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When You Could Have ANY Car You Wanted...

The Story of the PRDA and the Cannonball Run ~ Chapter Three

By Brad Niemcek

Cannonball Van equals Ferrari.

So there we were, roaring westward with, as I remember, Oscar now behind the wheel. After the smoke had cleared, (see previous chapter) it was time for me to switch into publicity mode. I was to call a radio station in Pennsylvania's Wyoming Valley and report on our progress. All of Oscar's fans in the Scranton-Wilkes-Barre area could keep tabs on us this way.

You know something? We found that there isn't much to talk about from the inside of a noisy van rolling westward on Interstate 80, unless you want to giggle about how fast you're going. So, we were delighted when the batteries died in the radio-telephone rig -- a big, cumbersome thing in an attache case -- somewhere in the midwest. Remember, this was 1971. Congress didn't even authorize the creation of the cellular telephone business until twelve years later.

We'd agreed to "report in" to the station from time to time at the request of a sponsor, Mrs. T's Kishkies. Mrs. T was really a guy by the name of Ted Twardzik, an old friend of Danny Zack, who named his pastry pockets after his mother, Mary. We were not privy to the deal between Danny and Ted. We were just glad that Danny had some help with this operation. [Google update: Mrs. T's -- Atteco, Inc. -- now ships an estimated 11 million pierogies a week to customers worldwide. I could find no reference to kishkis but believe they are just about the same as pierogies, only not as Polish.]

Danny Zack was no babe in the woods when it came to sponsorship deals. His Briggs Chevrolet dealership (he married into it when he married Joan Briggs) was perhaps the leading high performance dealer in New Jersey. To enhance the that high performance image, he sponsored the legendary Funny Car driver, "Jungle Jim" Liberman, and the famous John Greenwood Corvette road racing team, among others. You might say we were is a rather unusual addition to his promotional portfolio.

We were clueless about all this when Oscar got a letter from Zack, which said, basically, "I believe I am the only Polish Ferrari dealer in the world. We should talk." Zack had read about us in the New York Times in a feature story our good friend, John Radosta, wrote about the creation of the PRDA.

Oscar and I arranged an introductory meeting at the dealership in South Amboy. We met with both Zacks, Danny and Joan. They were both very nice and I can't remember much more about the meeting than that. I remember the Zacks as a nicely-dressed couple (Danny had been a musician) and that Joan asked as many questions as Danny did that day. But my memories of that first meeting go no further than that, maybe because at that point we had nothing to sell.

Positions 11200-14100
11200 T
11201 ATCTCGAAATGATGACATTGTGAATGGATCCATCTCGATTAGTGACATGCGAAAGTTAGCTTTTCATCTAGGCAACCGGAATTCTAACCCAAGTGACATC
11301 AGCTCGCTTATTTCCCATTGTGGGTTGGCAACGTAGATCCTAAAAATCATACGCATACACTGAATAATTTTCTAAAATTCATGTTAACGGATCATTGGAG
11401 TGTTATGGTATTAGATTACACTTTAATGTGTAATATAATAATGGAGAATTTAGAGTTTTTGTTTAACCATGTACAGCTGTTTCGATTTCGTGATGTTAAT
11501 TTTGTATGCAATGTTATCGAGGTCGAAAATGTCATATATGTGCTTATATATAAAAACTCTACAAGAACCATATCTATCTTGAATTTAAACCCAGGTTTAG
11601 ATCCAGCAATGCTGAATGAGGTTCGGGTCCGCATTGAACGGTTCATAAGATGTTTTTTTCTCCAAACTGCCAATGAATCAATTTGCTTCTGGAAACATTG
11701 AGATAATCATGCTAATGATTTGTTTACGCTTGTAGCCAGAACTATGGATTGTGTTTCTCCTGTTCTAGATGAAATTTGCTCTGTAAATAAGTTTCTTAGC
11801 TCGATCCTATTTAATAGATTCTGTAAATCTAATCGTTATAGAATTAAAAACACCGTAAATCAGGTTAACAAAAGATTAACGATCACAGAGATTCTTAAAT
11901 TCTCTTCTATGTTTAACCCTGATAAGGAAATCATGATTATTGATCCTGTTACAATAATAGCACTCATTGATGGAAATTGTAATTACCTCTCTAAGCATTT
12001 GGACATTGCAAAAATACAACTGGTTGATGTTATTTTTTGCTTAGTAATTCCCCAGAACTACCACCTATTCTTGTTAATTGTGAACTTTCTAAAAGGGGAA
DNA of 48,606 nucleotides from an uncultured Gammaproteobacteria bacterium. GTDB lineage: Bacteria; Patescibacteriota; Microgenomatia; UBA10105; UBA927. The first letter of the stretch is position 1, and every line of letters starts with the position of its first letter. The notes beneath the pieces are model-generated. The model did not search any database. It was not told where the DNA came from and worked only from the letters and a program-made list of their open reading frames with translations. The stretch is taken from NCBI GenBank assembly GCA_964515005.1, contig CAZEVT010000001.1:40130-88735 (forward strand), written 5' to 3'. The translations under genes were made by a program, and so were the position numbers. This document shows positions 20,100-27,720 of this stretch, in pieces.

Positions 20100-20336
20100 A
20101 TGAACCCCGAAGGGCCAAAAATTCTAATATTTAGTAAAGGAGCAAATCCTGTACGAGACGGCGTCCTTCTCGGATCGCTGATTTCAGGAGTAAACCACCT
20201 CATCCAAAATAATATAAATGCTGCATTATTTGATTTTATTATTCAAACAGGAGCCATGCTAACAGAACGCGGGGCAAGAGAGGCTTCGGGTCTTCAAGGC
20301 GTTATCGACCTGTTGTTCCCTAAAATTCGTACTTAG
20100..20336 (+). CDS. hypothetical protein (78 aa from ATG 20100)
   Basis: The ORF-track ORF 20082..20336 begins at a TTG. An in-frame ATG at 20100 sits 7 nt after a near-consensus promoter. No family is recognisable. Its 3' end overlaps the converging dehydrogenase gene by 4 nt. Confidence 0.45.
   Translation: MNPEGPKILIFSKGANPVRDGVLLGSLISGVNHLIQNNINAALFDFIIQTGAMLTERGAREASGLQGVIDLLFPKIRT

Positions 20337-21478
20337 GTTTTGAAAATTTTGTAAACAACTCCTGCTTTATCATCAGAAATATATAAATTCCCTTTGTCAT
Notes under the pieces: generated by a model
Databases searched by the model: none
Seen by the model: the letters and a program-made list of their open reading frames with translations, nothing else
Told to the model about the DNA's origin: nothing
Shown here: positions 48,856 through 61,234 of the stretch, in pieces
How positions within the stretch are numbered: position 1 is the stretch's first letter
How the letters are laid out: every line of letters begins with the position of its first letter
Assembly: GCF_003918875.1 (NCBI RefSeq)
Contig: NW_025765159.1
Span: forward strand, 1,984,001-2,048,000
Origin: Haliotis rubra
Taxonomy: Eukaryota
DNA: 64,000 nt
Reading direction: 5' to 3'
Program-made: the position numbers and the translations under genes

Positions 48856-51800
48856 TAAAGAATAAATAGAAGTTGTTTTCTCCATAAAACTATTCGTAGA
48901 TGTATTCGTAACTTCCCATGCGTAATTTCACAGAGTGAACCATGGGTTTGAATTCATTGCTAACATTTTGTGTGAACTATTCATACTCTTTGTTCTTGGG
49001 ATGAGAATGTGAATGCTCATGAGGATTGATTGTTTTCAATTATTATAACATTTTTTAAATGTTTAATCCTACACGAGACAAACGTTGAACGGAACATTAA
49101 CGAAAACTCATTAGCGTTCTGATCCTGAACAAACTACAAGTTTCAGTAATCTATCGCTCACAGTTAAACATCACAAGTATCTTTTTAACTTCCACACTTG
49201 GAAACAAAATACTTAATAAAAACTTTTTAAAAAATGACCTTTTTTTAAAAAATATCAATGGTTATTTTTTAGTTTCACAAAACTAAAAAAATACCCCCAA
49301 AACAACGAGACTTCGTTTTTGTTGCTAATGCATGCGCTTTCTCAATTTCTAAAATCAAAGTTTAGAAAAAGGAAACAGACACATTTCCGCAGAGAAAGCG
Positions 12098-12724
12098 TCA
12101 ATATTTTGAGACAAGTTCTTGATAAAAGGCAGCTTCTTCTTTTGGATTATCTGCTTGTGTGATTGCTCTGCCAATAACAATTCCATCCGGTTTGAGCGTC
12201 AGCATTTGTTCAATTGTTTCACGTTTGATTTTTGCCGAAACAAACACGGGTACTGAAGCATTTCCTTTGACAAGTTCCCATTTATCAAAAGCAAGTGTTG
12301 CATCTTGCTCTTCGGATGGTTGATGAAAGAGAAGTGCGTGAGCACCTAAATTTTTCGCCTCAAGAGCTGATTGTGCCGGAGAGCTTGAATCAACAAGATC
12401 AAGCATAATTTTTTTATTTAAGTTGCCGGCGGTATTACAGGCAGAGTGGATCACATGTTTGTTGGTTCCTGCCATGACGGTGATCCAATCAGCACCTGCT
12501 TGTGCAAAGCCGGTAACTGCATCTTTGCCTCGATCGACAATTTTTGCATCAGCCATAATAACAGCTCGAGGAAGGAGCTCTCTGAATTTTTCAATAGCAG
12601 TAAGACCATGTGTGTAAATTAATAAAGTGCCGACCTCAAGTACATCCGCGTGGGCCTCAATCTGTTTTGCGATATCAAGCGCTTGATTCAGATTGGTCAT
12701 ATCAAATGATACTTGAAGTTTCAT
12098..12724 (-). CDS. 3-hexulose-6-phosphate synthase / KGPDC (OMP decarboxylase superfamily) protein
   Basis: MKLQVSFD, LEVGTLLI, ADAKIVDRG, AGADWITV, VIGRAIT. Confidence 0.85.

Brock Yates' column in the August Car And Driver changed all that. Danny Zack had told us to bring him a deal and he'd take a look at it. I called Oscar and Tony and proposed that we tell Danny that we wanted to race Brock Yates to California -- in a car Briggs would prepare for us.

I was pleasantly surprised when both Oscar and Tony agreed, and I called Danny.

"What kind of car do you want?" asked Danny. "I don't know. I'll get back to you on that," I said.

I liked the van idea from the start, especially if we could equip it with enough fuel to make the trip non-stop. So, we pitched the van idea to Danny Zack and he agreed.

You may recall that Zack first described himself as "the only Polish Ferrari dealer in the world." So why didn't I propose we do the Cannonball in a Ferrari Daytona Coupe, or something really cool like that? Like Yates and Dan Gurney did?

Well, I may not have been smart enough to figure out how much fuel a van would burn on the way to California, but I was smart enough to count how many people that would fit in a Ferrari. And since I was the only one of the three founding members of the PRDA with zero credibility in a Ferrari, I knew I would be the one left behind in New York, by default.

So, a van it was, and Danny Zack's crew at Briggs Chevrolet did a marvelous job getting it ready for the big event -- with a little help from Gulf Oil (McLaren team race fuel left over from the US Grand Prix), Goodyear (a special tire set-up) and even John Greenwood (a borrowed LeMans Corvette rear end). Oh, and don't forget the beer and kischkis party that Mrs. T's threw for us before the start.

How could a set-up like that not be a winner? We'll see.

Chapter 1 | Chapter 2 | Chapter 3 | Chapter 4 | Chapter 5 | Chapter 6 | To Infinite And Beyond...

Brad Niemcek. Used with permission. All Rights Reserved.